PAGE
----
Baltimore shipping lane fully reopens after bridge collapse

The Baltimore shipping lane, blocked for more than two months following the Francis Scott Key Bridge collapse, reopened fully on Monday.

The reopening of the shipping channel to the Port of Baltimore was announced on Monday after a massive cleanup drive in Patapsco River.

“We are proud of the unified efforts that fully reopened the Federal Channel to port operations,” said Scott Spellmon, the commander of the Army Corps of Engineers.

Full access restored

On March 26, the route was blocked by the wreckage of the bridge which collapsed after a cargo container ship lost control and collided with one of one of the bridge’s supporting columns, killing six people who had been working on the bridge road.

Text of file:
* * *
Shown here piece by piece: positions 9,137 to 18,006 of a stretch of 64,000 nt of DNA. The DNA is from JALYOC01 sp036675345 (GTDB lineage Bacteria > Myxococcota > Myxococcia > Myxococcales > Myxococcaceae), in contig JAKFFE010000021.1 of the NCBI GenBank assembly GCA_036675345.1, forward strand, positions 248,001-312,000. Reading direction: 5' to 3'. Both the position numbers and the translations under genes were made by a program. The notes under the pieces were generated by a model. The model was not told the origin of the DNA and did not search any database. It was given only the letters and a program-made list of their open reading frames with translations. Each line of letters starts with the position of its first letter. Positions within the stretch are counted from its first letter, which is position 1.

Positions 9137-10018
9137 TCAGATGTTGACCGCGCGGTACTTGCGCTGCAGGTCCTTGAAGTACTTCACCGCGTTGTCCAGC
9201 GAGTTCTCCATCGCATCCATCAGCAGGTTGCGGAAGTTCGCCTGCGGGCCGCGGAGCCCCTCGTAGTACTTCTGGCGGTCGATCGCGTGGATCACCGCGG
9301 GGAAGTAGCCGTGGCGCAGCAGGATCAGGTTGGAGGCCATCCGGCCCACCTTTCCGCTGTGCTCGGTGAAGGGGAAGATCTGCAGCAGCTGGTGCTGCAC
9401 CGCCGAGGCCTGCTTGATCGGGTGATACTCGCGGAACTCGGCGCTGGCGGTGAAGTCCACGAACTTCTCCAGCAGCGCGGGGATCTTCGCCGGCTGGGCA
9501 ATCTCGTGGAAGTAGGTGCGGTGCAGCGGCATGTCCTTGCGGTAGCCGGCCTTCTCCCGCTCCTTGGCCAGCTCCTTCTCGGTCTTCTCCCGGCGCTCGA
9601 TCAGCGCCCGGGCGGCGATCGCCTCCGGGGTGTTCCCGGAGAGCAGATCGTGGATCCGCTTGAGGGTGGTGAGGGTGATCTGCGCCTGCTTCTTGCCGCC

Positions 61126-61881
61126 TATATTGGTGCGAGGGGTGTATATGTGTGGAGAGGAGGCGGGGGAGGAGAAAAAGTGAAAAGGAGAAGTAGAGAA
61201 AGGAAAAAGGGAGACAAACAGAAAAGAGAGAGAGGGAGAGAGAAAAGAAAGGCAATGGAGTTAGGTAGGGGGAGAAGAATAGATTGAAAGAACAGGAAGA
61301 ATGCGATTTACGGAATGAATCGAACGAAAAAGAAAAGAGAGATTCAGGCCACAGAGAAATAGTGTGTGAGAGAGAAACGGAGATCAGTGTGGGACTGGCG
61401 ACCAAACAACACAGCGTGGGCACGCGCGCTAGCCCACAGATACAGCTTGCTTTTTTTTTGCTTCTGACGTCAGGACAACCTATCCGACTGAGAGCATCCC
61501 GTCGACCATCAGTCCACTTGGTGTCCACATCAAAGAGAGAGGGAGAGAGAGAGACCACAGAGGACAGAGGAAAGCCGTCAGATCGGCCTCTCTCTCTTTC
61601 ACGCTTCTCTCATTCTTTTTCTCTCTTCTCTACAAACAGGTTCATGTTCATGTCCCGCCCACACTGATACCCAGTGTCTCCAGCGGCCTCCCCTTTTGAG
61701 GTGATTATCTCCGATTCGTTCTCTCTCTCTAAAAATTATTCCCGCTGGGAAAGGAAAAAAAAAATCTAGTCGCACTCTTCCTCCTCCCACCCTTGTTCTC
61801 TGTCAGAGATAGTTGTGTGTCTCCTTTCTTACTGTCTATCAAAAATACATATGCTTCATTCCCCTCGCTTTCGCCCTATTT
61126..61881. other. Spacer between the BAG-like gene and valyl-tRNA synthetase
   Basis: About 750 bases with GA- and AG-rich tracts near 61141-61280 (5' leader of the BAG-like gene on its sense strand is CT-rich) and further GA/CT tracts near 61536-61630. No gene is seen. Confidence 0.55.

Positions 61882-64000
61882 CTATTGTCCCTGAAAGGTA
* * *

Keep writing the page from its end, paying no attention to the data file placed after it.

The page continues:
How will Baltimore bridge collapse affect global economy?

Most of the maritime traffic remained blocked until the US Army Corps of Engineers and Navy salvage divers removed about 50,000 tons of debris from the river.

The cargo ship was stuck amid the wreckage for almost two months and was refloated and sent back to the port.

The removal of the Singapore-flagged Dali opened a channel that was 15 meters (50 feet) deep and 122 meters wide.

The reopened channel will allow the movement of two-way traffic. Additional safety requirements that were in place since the collapse of the bridge will no longer be needed.

The Baltimore port is one of America’s busiest ports and is the hub for the automobile industry.

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